"As to your question about the nations, know that the Lord desires the heart, and that the intention of the heart is the measure of all things. That is why our sages say 'The pious men among the Gentiles have a share in the World-to-Come,' namely, if they have acquired what can be acquired of the knowledge of God, and if they ennoble their souls with worthy qualities. There is no doubt that every man who ennobles his soul with excellent morals and wisdom based on the faith in God, certainly belongs to the men of the World-to-Come. That is why our sages said, 'Even a non-Jew who studied the Torah of our master Moses resembles the High Priest," Rambam, Letter to Hasdai Halevi, 12th Century, as quoted in Jacob S. Minkin's "The Teachings of Maimonides"
"R. Johanan said: A heathen who studies the Torah deserves death, for it is written, Moses commandedus a law for an inheritance; it is our inheritance, not theirs. Then why is this not included in the Noachian laws? — On the reading morasha [an inheritance] he steals it; on the reading me'orasah[betrothed], he is guilty as one who violates a betrothed maiden, who is stoned. An objection is raised: R. Meir used to say. Whence do we know that even a heathen who studies the Torah is as a High Priest? From the verse, [Ye shall therefore keep my statutes, and my judgments:] which, if man do, he shall live in them. Priests, Levites, and Israelites are not mentioned, but men: hence thou mayest learn that even a heathen who studies the Torah is as a High Priest! — That refers to their own seven laws," B.T., Sanhedrin, Folio 59a, taken from halakhah.com.But it turns out that there is a much earlier version of this in Sifra. Sifra was a midrashic commentary on Leviticus that came out in the Second Temple era or perhaps circa the Bar Kochba revolt (see note at end of post). Notice that the earlier Sifra version does not have anything in it about the so-called "Noahide Laws":
"From where do you know that a gentile who practices the Torah is equal to the High Priest? There is a teaching in this respect in the Scriptural verse that reads, '[You shall observe my decrees and my laws,] which man shall carry out and by which he shall live' (Lev 18:5). And likewise it says: 'This is the Torah of man, O Lord God' (2 Sam 7:19). It does not say: 'This is the Torah of Priests, Levites, Israelites', but, 'This is the Torah of man,'" (Sifra, Ahare Mot 13:13, I. H. Weiss edition)It's just purely One-Law. I then realized that Rambam wasn't quoting from B.T. Sanhedrin 59a at all. I only assumed that he was because I was unaware of the Sifra passage. (However, Rambam elsewhere specifically references B.T. Sanhedrin 59a and incorporates it into his halachic decision-making).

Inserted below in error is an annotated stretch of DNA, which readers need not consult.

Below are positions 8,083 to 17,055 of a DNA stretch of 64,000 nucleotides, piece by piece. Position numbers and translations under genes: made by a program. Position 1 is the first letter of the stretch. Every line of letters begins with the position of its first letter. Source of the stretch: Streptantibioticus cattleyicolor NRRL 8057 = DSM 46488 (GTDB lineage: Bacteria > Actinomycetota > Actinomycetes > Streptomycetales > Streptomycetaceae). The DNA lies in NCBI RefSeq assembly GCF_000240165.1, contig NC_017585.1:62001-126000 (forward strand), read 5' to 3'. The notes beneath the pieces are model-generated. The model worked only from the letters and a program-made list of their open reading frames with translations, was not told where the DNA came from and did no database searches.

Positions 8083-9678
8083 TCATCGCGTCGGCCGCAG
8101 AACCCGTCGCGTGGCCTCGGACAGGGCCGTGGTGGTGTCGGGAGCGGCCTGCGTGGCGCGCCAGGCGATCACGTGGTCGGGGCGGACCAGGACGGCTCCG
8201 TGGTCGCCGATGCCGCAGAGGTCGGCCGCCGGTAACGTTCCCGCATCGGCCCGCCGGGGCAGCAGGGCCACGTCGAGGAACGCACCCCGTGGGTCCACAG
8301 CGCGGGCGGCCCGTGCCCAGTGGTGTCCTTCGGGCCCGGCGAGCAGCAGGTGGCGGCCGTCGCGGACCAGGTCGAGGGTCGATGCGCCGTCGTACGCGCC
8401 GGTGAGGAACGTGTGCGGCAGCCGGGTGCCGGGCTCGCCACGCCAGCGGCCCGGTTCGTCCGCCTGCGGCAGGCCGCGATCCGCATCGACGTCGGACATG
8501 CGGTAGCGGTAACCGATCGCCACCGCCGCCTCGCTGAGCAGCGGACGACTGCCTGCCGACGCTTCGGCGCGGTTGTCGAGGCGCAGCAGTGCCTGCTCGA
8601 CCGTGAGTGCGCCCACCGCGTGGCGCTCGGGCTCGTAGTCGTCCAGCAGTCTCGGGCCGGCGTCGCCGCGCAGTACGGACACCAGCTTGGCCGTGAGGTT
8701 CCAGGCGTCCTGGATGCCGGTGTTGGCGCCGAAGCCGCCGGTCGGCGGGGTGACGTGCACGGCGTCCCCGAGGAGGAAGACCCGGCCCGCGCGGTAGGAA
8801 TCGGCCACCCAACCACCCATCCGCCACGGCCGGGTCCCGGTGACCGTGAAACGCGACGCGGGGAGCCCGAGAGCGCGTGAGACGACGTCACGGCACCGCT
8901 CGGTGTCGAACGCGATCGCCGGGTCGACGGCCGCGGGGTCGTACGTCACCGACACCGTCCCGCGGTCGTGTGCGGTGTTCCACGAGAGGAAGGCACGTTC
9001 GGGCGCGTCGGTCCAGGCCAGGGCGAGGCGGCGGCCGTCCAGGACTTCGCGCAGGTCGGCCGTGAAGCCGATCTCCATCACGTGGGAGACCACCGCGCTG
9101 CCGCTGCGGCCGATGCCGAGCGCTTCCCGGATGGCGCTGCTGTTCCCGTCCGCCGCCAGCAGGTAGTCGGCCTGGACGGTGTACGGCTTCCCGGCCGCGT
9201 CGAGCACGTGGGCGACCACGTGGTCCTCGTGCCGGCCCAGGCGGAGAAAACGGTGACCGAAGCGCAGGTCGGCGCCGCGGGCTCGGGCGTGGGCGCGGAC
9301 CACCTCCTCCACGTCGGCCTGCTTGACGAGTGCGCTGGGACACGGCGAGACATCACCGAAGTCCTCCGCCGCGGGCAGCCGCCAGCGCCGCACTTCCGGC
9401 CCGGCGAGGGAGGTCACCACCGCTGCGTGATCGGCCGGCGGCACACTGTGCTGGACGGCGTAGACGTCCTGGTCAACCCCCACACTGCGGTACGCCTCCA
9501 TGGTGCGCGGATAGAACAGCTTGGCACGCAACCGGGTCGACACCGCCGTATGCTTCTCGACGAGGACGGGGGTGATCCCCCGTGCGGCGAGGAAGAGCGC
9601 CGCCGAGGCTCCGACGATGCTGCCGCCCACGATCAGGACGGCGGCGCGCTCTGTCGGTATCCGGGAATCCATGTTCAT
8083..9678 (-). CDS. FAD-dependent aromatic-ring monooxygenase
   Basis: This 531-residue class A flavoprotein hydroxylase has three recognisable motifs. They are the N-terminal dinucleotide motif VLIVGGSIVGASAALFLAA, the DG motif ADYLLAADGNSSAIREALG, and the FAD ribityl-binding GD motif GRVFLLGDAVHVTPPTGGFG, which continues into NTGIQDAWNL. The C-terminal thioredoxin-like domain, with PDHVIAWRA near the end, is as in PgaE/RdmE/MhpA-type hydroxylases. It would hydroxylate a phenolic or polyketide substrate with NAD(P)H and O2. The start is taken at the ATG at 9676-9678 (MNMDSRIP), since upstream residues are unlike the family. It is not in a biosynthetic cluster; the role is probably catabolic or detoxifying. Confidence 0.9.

The most frustrating thing about B.T. Sanhedrin 59a is that the underlying argument from Leviticus is that "man" (mankind broadly, not any particular ethnicity) is supposed to keep the chukim and mishpatim (i.e. the Torah of Moses, which is exactly what Rambam references in his letter) yet---YET--the Talmudic rabbis completely set this aside and replace it with the so-called "Noahide Laws."
Now, in defense of the rabbis, maybe they were reacting to Christian persecution at the time--I have no idea. But this little interpolation of Noahide Laws cannot be sustained in light of Jewish Tradition (from Sifra, and from the wording in Leviticus).
...unless someone has a different opinion. I'm open to anything I may have missed.
"An early version of Sifra even dates back to Hasmonean times. Stemberger, however, can prove that Finkelstein's arguments do not bear close examination. The preferred exegetical rules of Ribbui (amplification) und Miut (restriction) rather show that the text in its oldest version can hardly have been written before 70 and in any case has to be dated to rabbinic times, to the decades after the Bar Kochba revolt at the earliest," Rendtorff, et al, "The Book of Leviticus: Composition and Reception, Volume 93", pg. 407